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Miers: counsel of record in 22 cases that were litigated.
NY Times
As a Private Lawyer, Miers Left Little for the Public Record
Published: October 10, 2005

IRVING, Tex., Oct. 7 - Harriet E. Miers, President Bush's nominee to the Supreme Court, spent the bulk of her 30 years in private practice representing clients in relatively mundane business deals and contract disputes. But most cases heard by the court do not grab headlines.

Ms. Miers has come under fire from critics who say she lacks any substantive experience with weighty constitutional issues. But she has plenty of practice with the less provocative legal questions posed in most of the court's cases.

Of the 80 cases before the Supreme Court last term, 25 involved questions directly affecting businesses, according to data collected by Goldstein & Howe, a Washington law firm specializing in Supreme Court litigation. While 33 cases raised questions of constitutional law, 45 involved the interpretation of a law, one involved an interstate dispute and one involved a dispute between a state and the federal government.

That was a typical year, said Thomas C. Goldstein, a partner at the firm. The Supreme Court's caseload is made up of "relatively mundane questions of federal law, mostly about statutes, not the Constitution, that are important to little corners of the legal universe but are not on the hot-button social issues of the day," Mr. Goldstein said.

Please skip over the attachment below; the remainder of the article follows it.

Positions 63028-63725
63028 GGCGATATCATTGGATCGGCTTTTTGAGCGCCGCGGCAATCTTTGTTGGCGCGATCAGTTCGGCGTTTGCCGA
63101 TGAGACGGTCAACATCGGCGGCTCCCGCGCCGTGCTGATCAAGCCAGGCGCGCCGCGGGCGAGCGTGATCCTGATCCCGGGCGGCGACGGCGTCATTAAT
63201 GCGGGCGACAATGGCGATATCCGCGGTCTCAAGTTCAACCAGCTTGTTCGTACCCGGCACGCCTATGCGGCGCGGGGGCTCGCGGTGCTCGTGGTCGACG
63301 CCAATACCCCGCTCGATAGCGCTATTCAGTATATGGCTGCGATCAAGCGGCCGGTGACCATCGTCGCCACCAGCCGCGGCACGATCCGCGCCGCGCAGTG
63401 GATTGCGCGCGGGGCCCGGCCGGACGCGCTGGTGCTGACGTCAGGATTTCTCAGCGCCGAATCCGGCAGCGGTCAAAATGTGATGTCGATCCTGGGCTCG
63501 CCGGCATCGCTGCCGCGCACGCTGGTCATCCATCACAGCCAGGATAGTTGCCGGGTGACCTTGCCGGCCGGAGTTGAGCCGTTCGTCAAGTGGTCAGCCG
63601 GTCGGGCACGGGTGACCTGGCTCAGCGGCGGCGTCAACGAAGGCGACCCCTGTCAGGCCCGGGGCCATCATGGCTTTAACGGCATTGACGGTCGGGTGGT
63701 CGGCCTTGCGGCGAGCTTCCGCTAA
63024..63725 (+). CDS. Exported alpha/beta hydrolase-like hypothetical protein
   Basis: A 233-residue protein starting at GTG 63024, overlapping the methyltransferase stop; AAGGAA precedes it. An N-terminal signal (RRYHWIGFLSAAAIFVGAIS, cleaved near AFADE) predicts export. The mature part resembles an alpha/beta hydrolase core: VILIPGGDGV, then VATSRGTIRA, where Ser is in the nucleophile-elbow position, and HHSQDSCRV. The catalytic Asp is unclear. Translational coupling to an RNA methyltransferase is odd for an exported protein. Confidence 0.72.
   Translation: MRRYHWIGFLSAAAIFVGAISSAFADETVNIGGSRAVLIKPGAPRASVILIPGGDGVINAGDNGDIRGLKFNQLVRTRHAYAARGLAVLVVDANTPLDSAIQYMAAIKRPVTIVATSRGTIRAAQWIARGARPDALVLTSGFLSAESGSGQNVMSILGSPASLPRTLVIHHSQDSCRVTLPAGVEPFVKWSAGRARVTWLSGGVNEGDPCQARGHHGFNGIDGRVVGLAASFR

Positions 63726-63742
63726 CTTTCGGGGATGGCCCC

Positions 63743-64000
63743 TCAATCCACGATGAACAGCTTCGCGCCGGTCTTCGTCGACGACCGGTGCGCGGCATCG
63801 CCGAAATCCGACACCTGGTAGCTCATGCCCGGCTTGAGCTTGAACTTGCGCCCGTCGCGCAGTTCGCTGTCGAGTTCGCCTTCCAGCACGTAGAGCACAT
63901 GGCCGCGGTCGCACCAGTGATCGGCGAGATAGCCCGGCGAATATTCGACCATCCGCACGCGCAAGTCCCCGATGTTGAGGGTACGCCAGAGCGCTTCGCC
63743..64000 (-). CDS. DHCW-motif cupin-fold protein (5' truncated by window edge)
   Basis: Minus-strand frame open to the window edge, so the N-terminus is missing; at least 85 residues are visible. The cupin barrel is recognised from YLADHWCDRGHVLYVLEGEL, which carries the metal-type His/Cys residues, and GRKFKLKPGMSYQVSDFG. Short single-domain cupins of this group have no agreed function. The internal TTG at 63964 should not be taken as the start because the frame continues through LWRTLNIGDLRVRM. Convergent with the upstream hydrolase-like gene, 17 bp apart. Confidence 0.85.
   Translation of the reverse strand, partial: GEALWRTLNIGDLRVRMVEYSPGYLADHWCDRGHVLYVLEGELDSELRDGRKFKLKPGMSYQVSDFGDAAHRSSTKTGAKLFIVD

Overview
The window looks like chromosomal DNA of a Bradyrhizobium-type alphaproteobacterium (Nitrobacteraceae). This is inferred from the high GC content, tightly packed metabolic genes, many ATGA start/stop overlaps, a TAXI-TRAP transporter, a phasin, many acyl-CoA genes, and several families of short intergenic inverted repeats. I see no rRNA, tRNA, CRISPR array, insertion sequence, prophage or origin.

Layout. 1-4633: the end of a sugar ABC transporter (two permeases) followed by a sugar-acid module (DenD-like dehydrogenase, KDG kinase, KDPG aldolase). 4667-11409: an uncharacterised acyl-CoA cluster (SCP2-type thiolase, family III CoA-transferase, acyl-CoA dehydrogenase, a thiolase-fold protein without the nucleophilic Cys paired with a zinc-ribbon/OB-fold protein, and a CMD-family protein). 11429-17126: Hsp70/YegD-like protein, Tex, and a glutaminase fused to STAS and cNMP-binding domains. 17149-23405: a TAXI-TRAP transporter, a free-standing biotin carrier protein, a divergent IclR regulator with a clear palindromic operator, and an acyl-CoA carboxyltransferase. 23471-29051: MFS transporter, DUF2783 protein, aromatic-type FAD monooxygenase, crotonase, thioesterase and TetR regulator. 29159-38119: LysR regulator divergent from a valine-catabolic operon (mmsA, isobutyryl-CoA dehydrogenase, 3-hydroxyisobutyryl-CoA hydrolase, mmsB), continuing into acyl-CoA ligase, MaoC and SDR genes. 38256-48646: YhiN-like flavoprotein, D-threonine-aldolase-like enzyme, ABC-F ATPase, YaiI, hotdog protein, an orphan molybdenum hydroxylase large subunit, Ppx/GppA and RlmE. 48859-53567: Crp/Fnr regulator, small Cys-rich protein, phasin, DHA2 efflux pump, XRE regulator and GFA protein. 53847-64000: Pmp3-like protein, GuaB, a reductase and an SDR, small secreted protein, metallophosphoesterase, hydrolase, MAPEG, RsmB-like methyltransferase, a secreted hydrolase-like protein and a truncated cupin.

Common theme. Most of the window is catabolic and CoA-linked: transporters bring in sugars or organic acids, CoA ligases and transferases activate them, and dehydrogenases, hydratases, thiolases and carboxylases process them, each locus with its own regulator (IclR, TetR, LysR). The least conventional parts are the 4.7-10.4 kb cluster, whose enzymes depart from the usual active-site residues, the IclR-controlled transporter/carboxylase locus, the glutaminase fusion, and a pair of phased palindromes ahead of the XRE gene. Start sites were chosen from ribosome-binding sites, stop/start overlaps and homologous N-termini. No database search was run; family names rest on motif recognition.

"It may be that abortion is the most important question that the court decides," he said, "but it's close to the least frequent."

Most of the cases Ms. Miers handled were settled out of court, leaving little for the public record. According to the Congressional Research Service, Ms. Miers has been counsel of record in 22 cases that were litigated.

In 1975, she was the court-appointed counsel for a man seeking to overturn his 1960 conviction for transporting counterfeit securities across state lines. She lost that appeal. In 1981, Ms. Miers advocated on behalf of a woman seeking Social Security disability benefits. The court turned her down. In 2000, she successfully represented Gov. George W. Bush when a group of Texas voters sued to block the state's electoral college representatives from voting for both Mr. Bush, then a presidential contender, and his vice presidential choice, Dick Cheney.

But the majority of Ms. Miers's time as a lawyer with the Dallas law firm Locke Liddell & Sapp was spent counseling clients in business matters. She has represented the Walt Disney Company and SunGard in contract disputes, Microsoft in a consumer class-action case, and investors in a real estate transaction that soured.

In 1998, Ms. Miers represented Disney Enterprises in a dispute with Esprit Finance, which had entered into a contract to promote a Disney concert tour in Mexico. The financing fell through, and Esprit sued Disney in Texas state court; Disney lost and appealed, arguing that Texas did not have jurisdiction over Disney. The appeals court agreed.

One of Ms. Miers's most significant cases, according to lawyers who have worked with her, was the Microsoft case, Microsoft v. Manning. The company appealed the decision of a federal trial court to certify a class of purchasers, who argued that Microsoft's MS-DOS 6.0 software was defective, said Jerry Clements, a partner at Locke Liddell & Sapp who worked on the case with Ms. Miers. The appeals court upheld the class certification, but the trial judge reversed her own decision, Ms. Clements said.